Personal Data in URLs
Parameters in the url (GET parameters) are used to pass information to the destination on the target server. Quite often I see cases where these GET parameters are used to transmit personal data. For example, a company sends out a newsletter to their clients with a link to their website where they want to personalize the content. In order to be able to render the right personalization, the personal data of the client is put in the url that links to the website, so these values can be picked up again by the script that renders the page. For example:
In this post I’d like to discuss the consequences of this way of transmitting data. Because it is personal data, we also need to comply with privacy laws like the GDPR.
HTTP vs HTTPS
It’s a popular believe that even when a HTTPS url is used, the GET parameters in the url are not encrypted. So, let’s look at this from a man-in-the-middle¹ perspective and observe what we can see by looking at the url when we sniff the request with Wireshark.
The first screenshot is from a request sent over (plain) http:
As you can see, the parameters are clearly visible for the man-in-the-middle.
And this is a screenshot of the same request sent over https:
This time, the query parameters are not visible so you are safe from the man-in-the-middle (provided you’re using modern standards for the https connection).
However, there are other factors that have to be taken into account but that are often overlooked. I will go through them one by one and demonstrate why putting personal data in urls is not safe – even when HTTPS is used.
1. Webserver Logs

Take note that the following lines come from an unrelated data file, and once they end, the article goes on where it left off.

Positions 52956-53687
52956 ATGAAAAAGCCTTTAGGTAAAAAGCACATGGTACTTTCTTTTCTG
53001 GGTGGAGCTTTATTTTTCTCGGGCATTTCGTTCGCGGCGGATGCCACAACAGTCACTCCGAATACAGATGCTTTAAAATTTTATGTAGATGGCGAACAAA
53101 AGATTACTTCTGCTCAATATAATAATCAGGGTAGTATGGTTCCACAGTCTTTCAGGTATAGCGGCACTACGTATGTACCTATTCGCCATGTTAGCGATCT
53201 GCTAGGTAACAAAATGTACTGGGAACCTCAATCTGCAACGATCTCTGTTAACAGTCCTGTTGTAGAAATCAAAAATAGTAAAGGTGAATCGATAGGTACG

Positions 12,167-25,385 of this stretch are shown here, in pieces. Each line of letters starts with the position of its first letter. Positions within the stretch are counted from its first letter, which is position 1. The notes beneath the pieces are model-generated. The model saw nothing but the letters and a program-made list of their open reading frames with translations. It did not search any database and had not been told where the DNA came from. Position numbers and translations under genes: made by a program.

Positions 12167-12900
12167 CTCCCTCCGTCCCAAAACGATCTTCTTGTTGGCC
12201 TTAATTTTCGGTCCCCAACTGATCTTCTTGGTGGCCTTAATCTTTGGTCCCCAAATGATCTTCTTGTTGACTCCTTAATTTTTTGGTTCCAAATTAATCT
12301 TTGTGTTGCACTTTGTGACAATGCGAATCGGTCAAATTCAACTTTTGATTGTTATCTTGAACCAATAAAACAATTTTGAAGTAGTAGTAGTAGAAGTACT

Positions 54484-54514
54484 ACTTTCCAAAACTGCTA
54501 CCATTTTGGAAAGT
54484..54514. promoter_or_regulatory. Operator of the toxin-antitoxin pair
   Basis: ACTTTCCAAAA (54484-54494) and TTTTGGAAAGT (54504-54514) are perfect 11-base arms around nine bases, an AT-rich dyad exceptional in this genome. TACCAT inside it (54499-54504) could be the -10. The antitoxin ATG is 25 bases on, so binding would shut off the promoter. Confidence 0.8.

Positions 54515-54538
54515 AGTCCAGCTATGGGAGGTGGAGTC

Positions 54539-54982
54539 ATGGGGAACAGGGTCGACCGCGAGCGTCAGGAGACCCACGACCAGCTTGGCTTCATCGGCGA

Requests – including the GET parameters – are often stored in the logs webservers. These logs might not be properly secured and retention times are often too high. And in the rare case that anonymization techniques are used (so they can be stored longer for statistical purposes), the GET parameters often still remain untouched (as they can form a vital part of the request which should be visible)
2. Browser History
Browsers keep a history of every page you visit, including all the GET parameters. This means the personal data will be stored unencrypted on the device that did the request.
Urls might be bookmarked, which poses the same problem – meaning the data will be stored unencrypted on the device. In fact, popular bookmark applications will even sync them across different devices which makes the impact even higher than the previous point.
When printing a webpage, the url is often (by default) also printed.
5. Referrer Headers
Urls are passed in referrer headers². Although you can prevent this from happening by defining a Referrer Policy:
- The technique is fairly new and most websites don’t have it implemented yet.
- The policy might still change, misconfigurations might happen, etc, so you can’t rely on it yet.
- Most modern browsers support it, but there are still enough browsers in use that don’t. On top of that, browser support is not (yet) uniform.
6. Analytics Tools
The data might leak to third parties when an analytics tool has been implemented to record all the requests. This means that the url, including the GET parameters, is sent to the analytics company and now suddenly personal data is also stored by a third party.
Never put personal data in the url!
- Browser History: your browser doesn’t add it to the history
- Bookmarks: users won’t be able to bookmark it
- Printing: users won’t be able to print it either
- Referrer headers: because users don’t actually visit it, it will never show up in a referrer header
- Analytics: in principle, analytics tools won’t pick this up. Unless you’ve written a wrapper yourself for doing these kind of calls that will update the analytics backend, but in that case you know what you’re doing
Only one point remains: Webserver Logs. This still is an issue: if normal pages show up in the webserver logs, so will these requests. This is where you have to decide if that is a problem for you. If your webserver is like a fortress, access to the logs limited and the retention time set to a bare minimum, the risk of exposure is so limited that the effort it costs to mitigate the problem might be considered disproportional to the actual risk you run. It is not an exact science so that is something you have you to decide for yourself. But if you’re not sure then I would say it’s better to be safe than sorry.